UK, Philippines Side With Huawei: Why is the US Behind on 5G?


In a global 5-G battle, Trump has forced nations to take sides. The EU, UK, and the Philippines will buck Trump.

The Wall Street Journal reports Philippines Has Chosen Sides: Not the U.S.

The U.S.-China technology war is raging around the world, but the Philippines is no longer torn. It is binding its telecommunications future to China’s.

The country got its first taste of next-generation 5G services in late June with gear supplied by Huawei Technologies Co. This month, a new carrier backed by state-owned China Telecommunications Corp. will begin rolling out a network largely designed in China, to be executed by Chinese engineers in the Philippines.

The moves are a blow to the U.S., which has in recent months pushed allies to shun Huawei. U.S. officials contend Chinese companies could be compelled to conduct espionage for Beijing.

Huawei, which has repeatedly said it wouldn’t spy for China, estimates its 5G equipment will spread across more than 130 countries, including in Europe. Huawei’s 5G system is up and running in South Korea and will be deploying in the United Arab Emirates this year. Both countries are U.S. allies.

Chinese companies’ dominant presence in Philippine telecom networks stands to move the Southeast Asian country further away from the U.S., its treaty ally—testing a relationship that has already grown strained.

No Technical Reason to Exclude Huawei

The Register reports MPs Find 'No Technical Grounds' to Exclude Chinese Giant.

The UK's Science and Technology Select Committee said it can't find any "technical grounds" for chopping Huawei out of the UK's 5G and other telco networks, but said government should consider "ethical" issues and its relationship with "allies".

The committee of Commons MPs wrote in a letter (PDF) to Minister of Fun [Secretary of State for Digital, Culture, Media and Sport] Jeremy Wright that Huawei's involvement in the 5G network posed no techie issues, excepting, of course, the not-so-minor point that if the country pulls the Chinese firm's kit from either its current or future networks, it could cause "significant delays".

The UK will have to choose between bowing down to Trump and doing what it thinks best.

Huawei in Germany

Earlier this year, Angela Merkel Ignored Trumpian Pressure to ban Huawei in 5G auction.

“There are two things I don’t believe in,” Merkel said in an onstage discussion on Tuesday at the Global Solutions summit in Berlin. “First, to discuss these very sensitive security questions publicly, and second, to exclude a company simply because it’s from a certain country.’’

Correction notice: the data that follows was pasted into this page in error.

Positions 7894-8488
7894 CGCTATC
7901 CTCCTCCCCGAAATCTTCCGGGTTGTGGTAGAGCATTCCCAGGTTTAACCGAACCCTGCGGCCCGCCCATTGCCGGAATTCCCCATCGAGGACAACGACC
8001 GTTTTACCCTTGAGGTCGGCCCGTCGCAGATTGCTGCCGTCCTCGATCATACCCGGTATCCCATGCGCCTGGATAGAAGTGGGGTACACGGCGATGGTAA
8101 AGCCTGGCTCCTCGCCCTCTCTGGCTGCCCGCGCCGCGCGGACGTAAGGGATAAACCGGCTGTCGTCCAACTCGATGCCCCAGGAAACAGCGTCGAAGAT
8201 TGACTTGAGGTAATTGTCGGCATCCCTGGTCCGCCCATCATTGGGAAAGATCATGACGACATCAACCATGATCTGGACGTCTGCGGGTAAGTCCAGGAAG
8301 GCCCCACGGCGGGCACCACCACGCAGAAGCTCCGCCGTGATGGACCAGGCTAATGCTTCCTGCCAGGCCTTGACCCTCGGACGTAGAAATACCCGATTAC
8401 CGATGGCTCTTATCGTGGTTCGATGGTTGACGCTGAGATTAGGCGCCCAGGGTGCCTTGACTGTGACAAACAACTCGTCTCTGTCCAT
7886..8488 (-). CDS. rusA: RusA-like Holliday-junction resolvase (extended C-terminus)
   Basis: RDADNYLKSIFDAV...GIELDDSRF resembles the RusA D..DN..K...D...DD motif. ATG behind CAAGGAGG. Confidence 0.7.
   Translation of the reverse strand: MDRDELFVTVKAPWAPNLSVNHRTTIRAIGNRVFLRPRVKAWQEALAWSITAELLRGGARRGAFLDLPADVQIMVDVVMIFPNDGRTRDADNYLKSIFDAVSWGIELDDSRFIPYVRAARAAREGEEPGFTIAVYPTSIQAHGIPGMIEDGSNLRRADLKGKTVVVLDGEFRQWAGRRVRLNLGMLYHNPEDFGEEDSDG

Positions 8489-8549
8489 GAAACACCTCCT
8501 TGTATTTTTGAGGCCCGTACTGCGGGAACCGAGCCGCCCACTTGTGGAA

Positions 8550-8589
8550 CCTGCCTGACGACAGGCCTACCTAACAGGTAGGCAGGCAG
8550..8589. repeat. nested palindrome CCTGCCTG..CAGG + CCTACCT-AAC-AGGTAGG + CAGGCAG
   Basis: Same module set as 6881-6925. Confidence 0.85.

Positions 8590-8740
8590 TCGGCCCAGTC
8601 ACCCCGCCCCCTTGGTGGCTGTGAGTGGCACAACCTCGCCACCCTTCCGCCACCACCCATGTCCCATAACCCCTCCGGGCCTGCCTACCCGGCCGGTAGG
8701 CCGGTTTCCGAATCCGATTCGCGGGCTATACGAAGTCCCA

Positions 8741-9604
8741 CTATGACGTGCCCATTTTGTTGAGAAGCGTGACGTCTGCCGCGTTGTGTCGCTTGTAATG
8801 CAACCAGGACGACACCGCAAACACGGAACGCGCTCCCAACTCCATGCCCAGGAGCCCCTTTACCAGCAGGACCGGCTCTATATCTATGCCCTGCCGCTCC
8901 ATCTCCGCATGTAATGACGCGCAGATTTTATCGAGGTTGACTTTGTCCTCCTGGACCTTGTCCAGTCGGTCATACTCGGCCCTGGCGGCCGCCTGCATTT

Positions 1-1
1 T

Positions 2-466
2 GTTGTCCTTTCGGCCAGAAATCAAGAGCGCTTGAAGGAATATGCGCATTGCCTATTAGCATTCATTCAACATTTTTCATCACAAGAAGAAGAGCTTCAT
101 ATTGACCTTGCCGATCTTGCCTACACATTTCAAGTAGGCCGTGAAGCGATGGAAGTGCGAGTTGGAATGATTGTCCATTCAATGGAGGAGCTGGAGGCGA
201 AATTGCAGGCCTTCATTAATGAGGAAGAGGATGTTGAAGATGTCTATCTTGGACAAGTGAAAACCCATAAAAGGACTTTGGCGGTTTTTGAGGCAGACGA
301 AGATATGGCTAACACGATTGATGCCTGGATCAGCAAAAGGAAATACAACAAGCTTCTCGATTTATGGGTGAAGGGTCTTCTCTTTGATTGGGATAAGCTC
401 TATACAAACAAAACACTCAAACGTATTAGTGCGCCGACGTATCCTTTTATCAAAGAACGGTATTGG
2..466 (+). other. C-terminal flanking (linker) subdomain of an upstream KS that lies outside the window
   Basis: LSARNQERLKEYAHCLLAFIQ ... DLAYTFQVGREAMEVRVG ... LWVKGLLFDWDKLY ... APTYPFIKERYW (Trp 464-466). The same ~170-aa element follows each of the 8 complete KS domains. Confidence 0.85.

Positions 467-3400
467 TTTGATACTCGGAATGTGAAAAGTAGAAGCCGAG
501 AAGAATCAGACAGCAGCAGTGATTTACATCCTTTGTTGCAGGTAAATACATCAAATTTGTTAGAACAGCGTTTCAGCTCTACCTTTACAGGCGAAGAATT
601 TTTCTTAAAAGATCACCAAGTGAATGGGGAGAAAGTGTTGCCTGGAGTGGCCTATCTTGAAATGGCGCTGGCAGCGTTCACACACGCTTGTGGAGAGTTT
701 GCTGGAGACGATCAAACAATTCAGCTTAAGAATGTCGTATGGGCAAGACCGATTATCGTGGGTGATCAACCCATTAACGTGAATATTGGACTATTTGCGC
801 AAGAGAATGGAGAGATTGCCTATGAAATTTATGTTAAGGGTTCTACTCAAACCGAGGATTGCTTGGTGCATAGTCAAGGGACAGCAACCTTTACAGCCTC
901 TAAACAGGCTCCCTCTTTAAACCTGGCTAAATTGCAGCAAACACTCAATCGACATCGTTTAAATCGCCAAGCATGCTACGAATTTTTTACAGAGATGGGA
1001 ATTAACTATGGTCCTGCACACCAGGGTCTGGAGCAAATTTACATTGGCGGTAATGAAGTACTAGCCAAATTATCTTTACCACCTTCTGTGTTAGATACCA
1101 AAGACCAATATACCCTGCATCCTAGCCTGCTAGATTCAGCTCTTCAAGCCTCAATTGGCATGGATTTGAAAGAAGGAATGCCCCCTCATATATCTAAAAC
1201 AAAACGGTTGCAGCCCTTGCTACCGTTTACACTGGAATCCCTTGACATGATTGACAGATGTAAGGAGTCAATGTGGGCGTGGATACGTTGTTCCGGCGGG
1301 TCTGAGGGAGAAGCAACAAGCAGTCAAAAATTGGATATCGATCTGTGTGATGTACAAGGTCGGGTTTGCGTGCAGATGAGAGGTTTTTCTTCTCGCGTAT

European carriers have warned governments that sidelining Huawei would delay fifth-generation networks by years.

The threat escalated when Nato’s Supreme Allied Commander in Europe, US General Curtis Scaparrotti, warned Germany that Nato forces would cut communications if Berlin were to work with Huawei.

NATO Threat

If the US will not share sensitive NATO data with Germany, so what?

Heck, it's likely a good thing to not listen to US propaganda about Russia, Iran, or whatever.

What's It Really About?

The US is just as likely to have security back doors as China, if not more so.

This isn't really a security.

Rather, 5-G is Tied Up in Trump's Trade War Disputes.

What do 5G and the Chinese telecom-gear maker Huawei have to do with the escalating trade war between the US and China? In a word: everything. 5G, the next generation of wireless, will not only allow you to download an entire season of Stranger Things in minutes, but also serve as the foundation to support the next generation of infrastructure, including billions of internet-connected devices powering smart cities, cool new VR and AR applications and driverless cars.

"The leader of 5G stands to gain hundreds of billions of dollars in revenue over the next decade, with widespread job creation across the wireless technology sector," the Defense Innovation Board, a group of American business leaders and academics, said in a report for the US Department of Defense earlier this spring.

How's the US Doing?

Wireless industry trade association the CTIA claims the US is "tied" with China. And it's advocating for policy objectives to keep pushing the US toward dominance. But the Defense Innovation Board offered a more dismal outlook. In its report issued in April it offered a scathing assessment: "The country that owns 5G will own many of these innovations and set the standards for the rest of the world," it said. "That country is currently not likely to be the United States."

Why is the US Behind?

  1. China has invested massive amounts of money in companies such as Huawei to develop 5G technology, to great success.
  2. Chinese companies hold the majority of the world's 5G patents. The Chinese government also controls China's wireless service market and is pushing its three major providers, China Mobile, China Unicom and China Telecom, to combine efforts to develop a standalone 5G network that'll commercially launch in 2020.
  3. There are no major US companies building and developing 5G telecom equipment. Thanks to decades of market consolidation, US companies once dominant in providing telecom gear have been sold to foreign companies.
  4. The defense department assessment is the US hasn't been quick enough in making available the wireless spectrum that's essential to deploying the service. And the spectrum the US is making available is the wrong kind.
  5. The US has been allocating a lot of so-called millimeter wave or mmWave spectrum, which can transmit huge amounts of data very fast. But signals can travel only over short distances, and interference like trees or even bad weather can disrupt service. The problem with using this spectrum is that it's hugely expensive to build a network this way. And it'll be impossible to blanket the nation with the service, because it'll be too costly.
  6. The US needs midband and low-band spectrum in the mix. The only problem is that the prime spectrum that could be used for this service is already being used by the military. And getting government agencies to share spectrum with commercial entities is no easy task.